The Lightning Thief – Movie vs. Book
The movie The Lightning Thief, has excellent special effects (Hades in the fire and looking like an old rock musician is well done) and tells the story of Percy Jackson, half human, half Olympian God. Several easily recognized actors play Olympian roles (Uma Thurman is enjoyable as Medusa, Pierce Brosnan with a half-horse body at Chiron, Sean Bean (Boromir from Lord of the Rings and Odysseus in Try) plays Zeus), and, except for the likeness of Percy Jackson (Logan Lerman) to my son’s friend Ryan and a few occasions of wooden acting, the kid’s parts (Percy, Annabeth, Grover) were well cast.
As with most, we noted several major differences in the movie versus Rick Riordan’s first novel in the Percy Jackson series. Since the movie was already two hours, one would assume they were cut for time. But there were also pieces that were left out that are needed if the next book in the series is turned into a movie. Without some of these vital scenes, those who have not read the books would surely struggle to make sense of subsequent films. Even the most academic audience member, who might usually achieve good results from many online colleges and universities, would struggle if they were tested on an adaptation of the second book, having not read the first. This is because, although the film does not come across as being unclear on its own, the changes and omissions to the plot are often details which are of particular significance. This is certainly true when looking at the details within the context of the Percy Jackson series as a whole. Below I have listed a number of examples which may lead to future difficulties in continuity. Slight spoilers below if you havenít read the book:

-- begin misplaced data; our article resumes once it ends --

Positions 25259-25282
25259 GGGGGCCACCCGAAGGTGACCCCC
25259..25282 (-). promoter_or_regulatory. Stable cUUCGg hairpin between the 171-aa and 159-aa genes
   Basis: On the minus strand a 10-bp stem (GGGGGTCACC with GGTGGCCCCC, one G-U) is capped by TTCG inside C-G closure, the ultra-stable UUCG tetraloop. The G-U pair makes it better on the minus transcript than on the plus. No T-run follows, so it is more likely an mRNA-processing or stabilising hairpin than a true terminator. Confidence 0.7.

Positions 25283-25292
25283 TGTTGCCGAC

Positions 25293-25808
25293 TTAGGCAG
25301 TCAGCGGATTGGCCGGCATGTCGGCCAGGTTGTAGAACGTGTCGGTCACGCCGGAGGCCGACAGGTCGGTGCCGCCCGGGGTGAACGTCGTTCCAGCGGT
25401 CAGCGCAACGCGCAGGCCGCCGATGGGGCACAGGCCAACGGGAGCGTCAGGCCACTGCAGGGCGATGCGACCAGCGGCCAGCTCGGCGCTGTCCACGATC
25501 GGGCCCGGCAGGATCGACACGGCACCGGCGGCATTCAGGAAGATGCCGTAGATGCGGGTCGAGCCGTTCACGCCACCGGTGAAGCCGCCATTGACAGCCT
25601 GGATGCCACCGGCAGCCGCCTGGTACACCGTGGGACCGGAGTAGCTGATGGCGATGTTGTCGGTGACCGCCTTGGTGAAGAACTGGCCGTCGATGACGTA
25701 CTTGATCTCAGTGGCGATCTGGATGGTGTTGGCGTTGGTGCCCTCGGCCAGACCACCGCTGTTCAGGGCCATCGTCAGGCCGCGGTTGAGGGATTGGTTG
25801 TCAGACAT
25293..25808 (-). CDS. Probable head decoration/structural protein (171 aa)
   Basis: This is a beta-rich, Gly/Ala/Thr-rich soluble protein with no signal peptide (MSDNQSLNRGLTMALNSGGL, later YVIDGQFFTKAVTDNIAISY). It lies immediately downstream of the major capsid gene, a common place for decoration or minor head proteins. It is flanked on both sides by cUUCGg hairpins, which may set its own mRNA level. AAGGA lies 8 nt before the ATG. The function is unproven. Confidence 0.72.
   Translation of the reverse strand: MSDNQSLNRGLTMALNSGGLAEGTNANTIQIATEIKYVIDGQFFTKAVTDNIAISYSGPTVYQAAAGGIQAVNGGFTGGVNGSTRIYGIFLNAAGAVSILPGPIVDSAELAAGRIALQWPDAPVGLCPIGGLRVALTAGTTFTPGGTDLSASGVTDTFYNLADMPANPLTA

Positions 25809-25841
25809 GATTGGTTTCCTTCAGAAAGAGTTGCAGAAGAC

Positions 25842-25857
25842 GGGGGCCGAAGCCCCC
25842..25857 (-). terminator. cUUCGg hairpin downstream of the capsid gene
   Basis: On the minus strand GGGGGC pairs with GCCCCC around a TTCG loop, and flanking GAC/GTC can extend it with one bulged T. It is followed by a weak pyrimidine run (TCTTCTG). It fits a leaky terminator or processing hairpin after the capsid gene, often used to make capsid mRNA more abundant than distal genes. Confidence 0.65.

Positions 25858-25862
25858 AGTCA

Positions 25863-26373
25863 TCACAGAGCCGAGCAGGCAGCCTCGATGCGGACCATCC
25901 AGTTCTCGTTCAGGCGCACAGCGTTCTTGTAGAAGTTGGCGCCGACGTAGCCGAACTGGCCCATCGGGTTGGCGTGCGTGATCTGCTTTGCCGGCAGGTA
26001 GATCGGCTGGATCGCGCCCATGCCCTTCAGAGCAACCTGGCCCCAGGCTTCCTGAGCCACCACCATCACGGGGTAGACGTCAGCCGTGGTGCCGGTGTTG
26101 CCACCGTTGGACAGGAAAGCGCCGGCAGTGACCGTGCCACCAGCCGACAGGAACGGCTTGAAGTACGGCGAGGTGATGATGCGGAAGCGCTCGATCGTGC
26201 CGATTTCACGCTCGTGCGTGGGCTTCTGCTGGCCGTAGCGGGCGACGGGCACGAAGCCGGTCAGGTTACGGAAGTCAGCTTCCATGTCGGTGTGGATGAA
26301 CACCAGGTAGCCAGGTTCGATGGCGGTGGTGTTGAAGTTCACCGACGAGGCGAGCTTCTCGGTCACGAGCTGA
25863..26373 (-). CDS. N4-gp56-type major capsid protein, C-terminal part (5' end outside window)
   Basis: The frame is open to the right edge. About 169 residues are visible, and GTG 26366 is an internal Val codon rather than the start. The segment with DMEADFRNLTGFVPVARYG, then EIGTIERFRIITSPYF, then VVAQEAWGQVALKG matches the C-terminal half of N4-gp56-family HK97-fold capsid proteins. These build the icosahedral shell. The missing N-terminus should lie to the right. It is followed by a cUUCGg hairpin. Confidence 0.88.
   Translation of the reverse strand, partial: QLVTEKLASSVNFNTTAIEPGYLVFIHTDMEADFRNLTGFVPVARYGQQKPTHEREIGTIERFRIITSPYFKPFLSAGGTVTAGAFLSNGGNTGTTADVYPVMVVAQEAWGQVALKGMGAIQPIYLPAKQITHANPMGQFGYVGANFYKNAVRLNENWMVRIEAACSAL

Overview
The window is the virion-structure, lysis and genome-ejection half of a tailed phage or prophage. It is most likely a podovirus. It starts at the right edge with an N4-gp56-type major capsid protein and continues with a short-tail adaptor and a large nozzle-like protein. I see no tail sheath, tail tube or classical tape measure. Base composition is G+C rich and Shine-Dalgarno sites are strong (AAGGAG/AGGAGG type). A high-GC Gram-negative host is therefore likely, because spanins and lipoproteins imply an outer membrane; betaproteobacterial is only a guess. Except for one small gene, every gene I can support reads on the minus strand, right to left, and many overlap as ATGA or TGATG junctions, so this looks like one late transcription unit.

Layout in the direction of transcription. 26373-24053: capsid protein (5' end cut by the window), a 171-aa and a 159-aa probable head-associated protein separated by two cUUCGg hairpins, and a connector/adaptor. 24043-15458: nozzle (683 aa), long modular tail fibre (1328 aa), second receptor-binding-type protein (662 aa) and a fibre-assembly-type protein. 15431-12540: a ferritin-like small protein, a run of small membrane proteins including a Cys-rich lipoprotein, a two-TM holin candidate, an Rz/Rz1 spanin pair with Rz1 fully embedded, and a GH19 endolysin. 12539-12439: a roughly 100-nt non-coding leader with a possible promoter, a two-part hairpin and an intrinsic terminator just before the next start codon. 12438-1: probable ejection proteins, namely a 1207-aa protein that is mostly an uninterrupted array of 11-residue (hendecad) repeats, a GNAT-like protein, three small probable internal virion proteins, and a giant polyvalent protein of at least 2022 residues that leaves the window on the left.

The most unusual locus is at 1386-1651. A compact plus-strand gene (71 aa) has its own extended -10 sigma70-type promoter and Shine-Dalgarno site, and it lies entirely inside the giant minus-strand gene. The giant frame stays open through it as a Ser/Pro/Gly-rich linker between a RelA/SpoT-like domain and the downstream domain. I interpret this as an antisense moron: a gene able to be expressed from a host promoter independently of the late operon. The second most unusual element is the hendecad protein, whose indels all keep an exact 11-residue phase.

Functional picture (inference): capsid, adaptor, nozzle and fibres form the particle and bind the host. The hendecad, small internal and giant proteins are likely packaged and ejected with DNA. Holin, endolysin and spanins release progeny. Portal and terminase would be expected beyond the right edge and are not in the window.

- little to no mention of the Titans (except for a minor one in the very beginning);
- in the book, Percy does not find out which God is his father until after being in Camp Half-Blood for a while; in the movie, everyone already knows;
- no appearance in the movie by Ares, God of War;
- no appearance or mention of Clarisse, daughter of Ares;
- no appearance of Dionysus, who in the book runs Camp Half-Blood;
- in the book, the quest has to be approved or given by the Oracle who is a mummy looking creature in the attic at Camp Half-Blood; in the movie, Percy decides to go rescue his mother from the Underworld;
- in the book, the quest is for Percy to find Zeus’ stolen Lightning Bolt; in the movie, there is no “heroes quest”;
- in the end, the movies shows Luke acting alone against the Gods, without anyone else in on the conspiracy to steal Zeus’ Lightning Bolt.
If they decide to go forward with adapting the second book, one would assume they could fill in a lot of these holes in flashbacks, but I guess that depends on how the movie does at the box office.